NHS Harrow is looking at the possibility of setting up another polyclinic in the town centre with a focus on preventative care and is in talks over a fourth on the site of Northwick Park Hospital.

The new breed of clinics open from 8am to 8pm seven days a week and treat patients who are not registered as well as those who are.

They are designed to bridge the gap between hospitals and GPs by carrying out some of the more straight forward tasks that traditionally required a hospital appointment.

In the east of the borough NHS Harrow is looking at either the site of Kenmore Clinic, in Kenton, which was closed in December, or the health centre in Honeypot Lane as a second GP led practice.

Mollison Way is due to re-open with enhanced services available from 8am to 8pm in December, one month later than originally planned.

Mr Walton said: “That feels like a real step forward for people in the area.”

NHS Harrow is considering the possibility of knocking down Belmont Health Centre and creating a purpose built polyclinic on the same site if the plans go ahead.

The organisation hopes to be in a position to consult with residents by the end of the year, or at the beginning of 2010, on their east Harrow plans.

Proposals for the rest of the borough will form part of a separate consultation.

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Long-awaited polyclinic opens in Hornsey

Posted on September 25, 2009. Filed under: News stories, Polyclinics, Providers |

Haringey Independent | By Tristan Kirk | NHS Haringey | 25 September 2009

THE future of healthcare in Haringey was officially unveiled today by the man with the vision behind polyclinics.

Lord Ara Darzi, the architect of the polyclinic model which is gradually being rolled out across the country, officially opened Hornsey Central Neighbourhood Health Centre, in Park Lane.

The centre is the long-awaited replacement for Hornsey Central Hospital, which was run down and under used, and was eventually shut down in 2000.

Health bosses today insisted the new centre would be a shining example for other areas of the borough and across London, and will better suit the needs of patients in the west part of Haringey.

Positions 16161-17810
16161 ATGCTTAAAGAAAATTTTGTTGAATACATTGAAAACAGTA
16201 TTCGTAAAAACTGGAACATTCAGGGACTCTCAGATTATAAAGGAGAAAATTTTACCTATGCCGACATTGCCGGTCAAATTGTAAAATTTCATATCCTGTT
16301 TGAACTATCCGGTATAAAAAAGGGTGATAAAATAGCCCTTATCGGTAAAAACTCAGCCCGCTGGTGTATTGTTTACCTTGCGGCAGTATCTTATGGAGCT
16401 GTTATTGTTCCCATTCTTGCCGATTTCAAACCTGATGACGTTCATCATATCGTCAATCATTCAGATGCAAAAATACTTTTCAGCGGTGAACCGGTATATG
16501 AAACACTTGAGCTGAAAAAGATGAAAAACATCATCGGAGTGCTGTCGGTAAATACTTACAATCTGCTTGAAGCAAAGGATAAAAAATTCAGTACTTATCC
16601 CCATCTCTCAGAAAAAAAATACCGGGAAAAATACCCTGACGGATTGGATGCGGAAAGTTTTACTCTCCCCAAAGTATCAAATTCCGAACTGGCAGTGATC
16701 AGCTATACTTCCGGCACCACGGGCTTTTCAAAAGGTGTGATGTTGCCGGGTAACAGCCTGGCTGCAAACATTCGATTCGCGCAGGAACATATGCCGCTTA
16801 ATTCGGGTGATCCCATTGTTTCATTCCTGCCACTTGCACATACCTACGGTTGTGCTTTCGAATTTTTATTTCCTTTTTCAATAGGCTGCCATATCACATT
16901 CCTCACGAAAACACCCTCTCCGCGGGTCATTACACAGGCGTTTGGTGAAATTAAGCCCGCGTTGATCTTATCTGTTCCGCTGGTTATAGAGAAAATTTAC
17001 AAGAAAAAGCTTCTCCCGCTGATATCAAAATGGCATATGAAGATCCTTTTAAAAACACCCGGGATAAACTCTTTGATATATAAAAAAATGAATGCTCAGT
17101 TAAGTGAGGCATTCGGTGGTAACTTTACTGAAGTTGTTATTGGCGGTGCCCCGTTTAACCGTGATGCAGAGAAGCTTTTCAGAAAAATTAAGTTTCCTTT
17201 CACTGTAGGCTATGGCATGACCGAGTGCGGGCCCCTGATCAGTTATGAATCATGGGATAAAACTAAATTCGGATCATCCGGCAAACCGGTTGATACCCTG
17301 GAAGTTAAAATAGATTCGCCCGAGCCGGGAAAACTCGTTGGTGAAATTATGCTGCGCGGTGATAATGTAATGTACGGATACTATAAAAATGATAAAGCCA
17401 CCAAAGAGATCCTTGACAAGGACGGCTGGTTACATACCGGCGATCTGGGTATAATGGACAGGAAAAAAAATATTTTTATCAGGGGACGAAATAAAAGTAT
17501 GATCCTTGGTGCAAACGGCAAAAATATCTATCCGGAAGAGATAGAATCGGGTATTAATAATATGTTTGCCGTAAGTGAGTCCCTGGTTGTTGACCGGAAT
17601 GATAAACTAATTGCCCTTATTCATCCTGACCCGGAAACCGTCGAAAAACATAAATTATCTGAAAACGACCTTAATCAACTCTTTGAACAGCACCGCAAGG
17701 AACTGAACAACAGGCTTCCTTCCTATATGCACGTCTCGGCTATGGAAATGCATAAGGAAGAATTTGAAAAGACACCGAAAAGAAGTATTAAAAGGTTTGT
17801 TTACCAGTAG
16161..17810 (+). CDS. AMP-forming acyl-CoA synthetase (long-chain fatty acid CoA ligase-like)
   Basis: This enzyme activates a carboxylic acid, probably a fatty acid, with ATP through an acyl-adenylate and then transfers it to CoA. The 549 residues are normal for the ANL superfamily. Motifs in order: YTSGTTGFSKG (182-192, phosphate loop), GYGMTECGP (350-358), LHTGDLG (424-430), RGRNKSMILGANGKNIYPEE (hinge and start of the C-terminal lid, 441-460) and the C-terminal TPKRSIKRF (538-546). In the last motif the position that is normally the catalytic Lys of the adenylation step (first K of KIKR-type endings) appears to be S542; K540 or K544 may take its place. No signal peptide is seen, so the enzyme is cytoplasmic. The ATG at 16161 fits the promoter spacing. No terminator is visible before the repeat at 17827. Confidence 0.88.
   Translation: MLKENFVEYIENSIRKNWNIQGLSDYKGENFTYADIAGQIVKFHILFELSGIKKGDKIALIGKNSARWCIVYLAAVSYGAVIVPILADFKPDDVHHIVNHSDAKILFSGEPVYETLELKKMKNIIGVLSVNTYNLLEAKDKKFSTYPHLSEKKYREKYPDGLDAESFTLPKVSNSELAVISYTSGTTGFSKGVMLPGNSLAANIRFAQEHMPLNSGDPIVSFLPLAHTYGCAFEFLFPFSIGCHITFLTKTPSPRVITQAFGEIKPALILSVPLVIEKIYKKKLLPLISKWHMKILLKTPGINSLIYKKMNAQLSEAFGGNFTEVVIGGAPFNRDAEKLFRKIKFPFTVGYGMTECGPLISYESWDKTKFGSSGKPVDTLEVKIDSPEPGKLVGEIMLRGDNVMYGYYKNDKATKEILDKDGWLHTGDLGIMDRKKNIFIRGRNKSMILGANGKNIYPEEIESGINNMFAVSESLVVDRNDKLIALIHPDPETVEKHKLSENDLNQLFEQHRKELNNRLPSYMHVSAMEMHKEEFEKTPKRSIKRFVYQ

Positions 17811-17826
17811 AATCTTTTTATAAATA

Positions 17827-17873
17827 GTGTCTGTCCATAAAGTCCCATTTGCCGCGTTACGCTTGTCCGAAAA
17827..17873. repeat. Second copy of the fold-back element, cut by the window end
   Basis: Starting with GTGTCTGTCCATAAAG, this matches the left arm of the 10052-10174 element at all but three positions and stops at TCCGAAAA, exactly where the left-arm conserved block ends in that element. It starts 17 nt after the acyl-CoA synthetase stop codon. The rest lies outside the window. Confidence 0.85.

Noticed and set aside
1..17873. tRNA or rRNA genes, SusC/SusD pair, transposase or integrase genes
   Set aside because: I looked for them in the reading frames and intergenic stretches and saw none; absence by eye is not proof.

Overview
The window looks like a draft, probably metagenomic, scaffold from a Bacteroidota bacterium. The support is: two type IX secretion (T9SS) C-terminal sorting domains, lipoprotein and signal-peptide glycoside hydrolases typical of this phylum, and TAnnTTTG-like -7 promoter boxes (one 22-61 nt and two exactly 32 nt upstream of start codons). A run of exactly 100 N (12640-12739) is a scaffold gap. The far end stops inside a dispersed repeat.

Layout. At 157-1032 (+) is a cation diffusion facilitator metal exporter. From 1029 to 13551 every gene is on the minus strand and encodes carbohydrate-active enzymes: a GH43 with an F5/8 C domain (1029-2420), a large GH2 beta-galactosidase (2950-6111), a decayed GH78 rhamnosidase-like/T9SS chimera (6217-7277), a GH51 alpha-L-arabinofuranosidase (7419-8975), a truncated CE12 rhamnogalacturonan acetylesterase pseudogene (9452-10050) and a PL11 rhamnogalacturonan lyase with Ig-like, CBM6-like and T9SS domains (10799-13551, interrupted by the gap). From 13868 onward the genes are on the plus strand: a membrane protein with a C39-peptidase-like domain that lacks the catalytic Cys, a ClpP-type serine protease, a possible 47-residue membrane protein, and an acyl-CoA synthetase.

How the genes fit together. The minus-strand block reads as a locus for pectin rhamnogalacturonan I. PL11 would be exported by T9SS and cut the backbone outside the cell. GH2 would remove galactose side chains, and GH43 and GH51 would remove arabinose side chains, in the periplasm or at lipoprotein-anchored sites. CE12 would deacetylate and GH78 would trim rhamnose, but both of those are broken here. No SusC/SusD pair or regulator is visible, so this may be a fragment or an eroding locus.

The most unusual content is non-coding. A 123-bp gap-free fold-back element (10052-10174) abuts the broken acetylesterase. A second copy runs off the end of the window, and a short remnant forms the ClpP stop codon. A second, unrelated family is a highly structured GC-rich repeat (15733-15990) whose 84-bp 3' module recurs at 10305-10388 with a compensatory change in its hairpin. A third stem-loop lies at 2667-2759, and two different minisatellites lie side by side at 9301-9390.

Richard Sumray, chairman of NHS Haringey, said: “This centre is a centre for the community, not just for dealing with illness, but for wellbeing and maintaining people health.

“This has the making of being an extraordinary centre, owned by the community who have to feel they are an integral part of it.

“We still have work to do in the east of the borough, but I make no apologies for the efforts to make sure the community had a centre they needed and deserved.”

Ruth Carnall CBE, chief executive of NHS London, attended the opening, and said the long term goal is for another three polyclinics to open in Haringey which will be tailored to the medical needs of residents.

She said: “I’d like to see patients saying ‘why haven’t we got a polyclinic like they have in Hornsey?’.

“I want the people here to work with us as an exemplary model of how to do it.”

The new centre, which opened in July, boasted two GP surgeries catering for more than 15,000 patients, a specialist dementia care centre, child speech therapy teams, a sexual health clinic, and a physiotherapy suite.

Maike Hayes, a speech and language therapist who has moved with her team from Crouch End Health Centre, said she is delighted with the new facilities available to her.

She said: “The new room is triple the space that we had before.

“The space enables us to see more children within our group and provide a better service.”